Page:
Diabetes and Risk of Fracture-Related Hospitalization: The Atherosclerosis Risk in Communities Study
- Andrea L. C. Schneider, PHD1,2,
- Emma K. Williams, MHS1,2,
- Frederick L. Brancati, MD, MHS1,2,3,
- Saul Blecker, MD, MHS4,
- Josef Coresh, MD, PHD1,2 and
- Elizabeth Selvin, PHD, MPH1,2⇓
- 1Department of Epidemiology, Bloomberg School of Public Health, The Johns Hopkins University, Baltimore, Maryland
- 2Welch Center for Prevention, Epidemiology, and Clinical Research, The Johns Hopkins University, Baltimore, Maryland
- 3Department of Medicine, Division of General Internal Medicine, The Johns Hopkins University School of Medicine, Baltimore, Maryland
- 4Department of Medicine, Division of General Internal Medicine, New York University School of Medicine, New York, New York
- Corresponding author: Elizabeth Selvin,
A.L.C. and E.K.W. contributed equally to this study.
OBJECTIVE To examine the association between diabetes, glycemic control, and risk of fracture-related hospitalization in the Atherosclerosis Risk in Communities (ARIC) Study.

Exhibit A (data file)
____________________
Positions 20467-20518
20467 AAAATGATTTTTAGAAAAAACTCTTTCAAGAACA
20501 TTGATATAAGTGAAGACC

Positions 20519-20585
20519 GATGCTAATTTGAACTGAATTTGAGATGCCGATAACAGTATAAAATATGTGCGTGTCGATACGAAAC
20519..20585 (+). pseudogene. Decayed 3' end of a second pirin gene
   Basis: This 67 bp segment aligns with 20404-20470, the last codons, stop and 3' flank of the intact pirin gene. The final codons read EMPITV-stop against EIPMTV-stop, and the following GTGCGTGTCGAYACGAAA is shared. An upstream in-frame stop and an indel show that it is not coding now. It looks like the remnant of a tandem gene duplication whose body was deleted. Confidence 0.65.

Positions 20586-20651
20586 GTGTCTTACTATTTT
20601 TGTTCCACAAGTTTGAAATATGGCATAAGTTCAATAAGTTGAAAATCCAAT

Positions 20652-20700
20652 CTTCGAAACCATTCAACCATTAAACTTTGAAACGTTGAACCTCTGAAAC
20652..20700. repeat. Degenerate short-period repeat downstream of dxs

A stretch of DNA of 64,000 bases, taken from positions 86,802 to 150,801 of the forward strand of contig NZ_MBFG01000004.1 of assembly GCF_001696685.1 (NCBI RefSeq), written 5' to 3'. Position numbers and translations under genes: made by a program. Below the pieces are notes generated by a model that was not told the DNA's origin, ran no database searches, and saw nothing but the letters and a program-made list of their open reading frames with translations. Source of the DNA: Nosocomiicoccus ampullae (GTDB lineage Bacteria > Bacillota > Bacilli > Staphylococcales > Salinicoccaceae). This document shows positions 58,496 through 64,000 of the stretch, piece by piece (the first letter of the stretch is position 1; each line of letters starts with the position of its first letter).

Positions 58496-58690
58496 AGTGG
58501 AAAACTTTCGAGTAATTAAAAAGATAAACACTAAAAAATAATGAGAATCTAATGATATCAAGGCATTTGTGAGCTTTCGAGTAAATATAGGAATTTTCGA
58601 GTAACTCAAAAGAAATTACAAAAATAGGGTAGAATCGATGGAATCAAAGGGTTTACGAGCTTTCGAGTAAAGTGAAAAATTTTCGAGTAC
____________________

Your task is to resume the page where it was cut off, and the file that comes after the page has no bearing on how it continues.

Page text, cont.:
RESEARCH DESIGN AND METHODS Fracture-related hospitalization was defined using International Classification of Diseases, 9th revision, codes (733.1–733.19, 733.93–733.98, or 800–829). We calculated the incidence rate of fracture-related hospitalization by age and used Cox proportional hazards models to investigate the association of diabetes with risk of fracture after adjustment for demographic, lifestyle, and behavioral risk factors.
RESULTS There were 1,078 incident fracture-related hospitalizations among 15,140 participants during a median of 20 years of follow-up. The overall incidence rate was 4.0 per 1,000 person-years (95% confidence interval [CI], 3.8–4.3). Diagnosed diabetes was significantly and independently associated with an increased risk of fracture (adjusted hazard ratio [HR], 1.74; 95% CI, 1.42–2.14). There also was a significantly increased risk of fracture among persons with diagnosed diabetes who were treated with insulin (HR, 1.87; 95% CI, 1.15–3.05) and among persons with diagnosed diabetes with HbA1c ≥8% (1.63; 1.09–2.44) compared with those with HbA1c <8%. Undiagnosed diabetes was not significantly associated with risk of fracture (HR, 1.12; 95% CI, 0.82–1.53).
CONCLUSIONS This study supports recommendations from the American Diabetes Association for assessment of fracture risk and implementation of prevention strategies in persons with type 2 diabetes, particularly those persons with poor glucose control.
- Received June 18, 2012.
- Accepted October 14, 2012.
- © 2013 by the American Diabetes Association.
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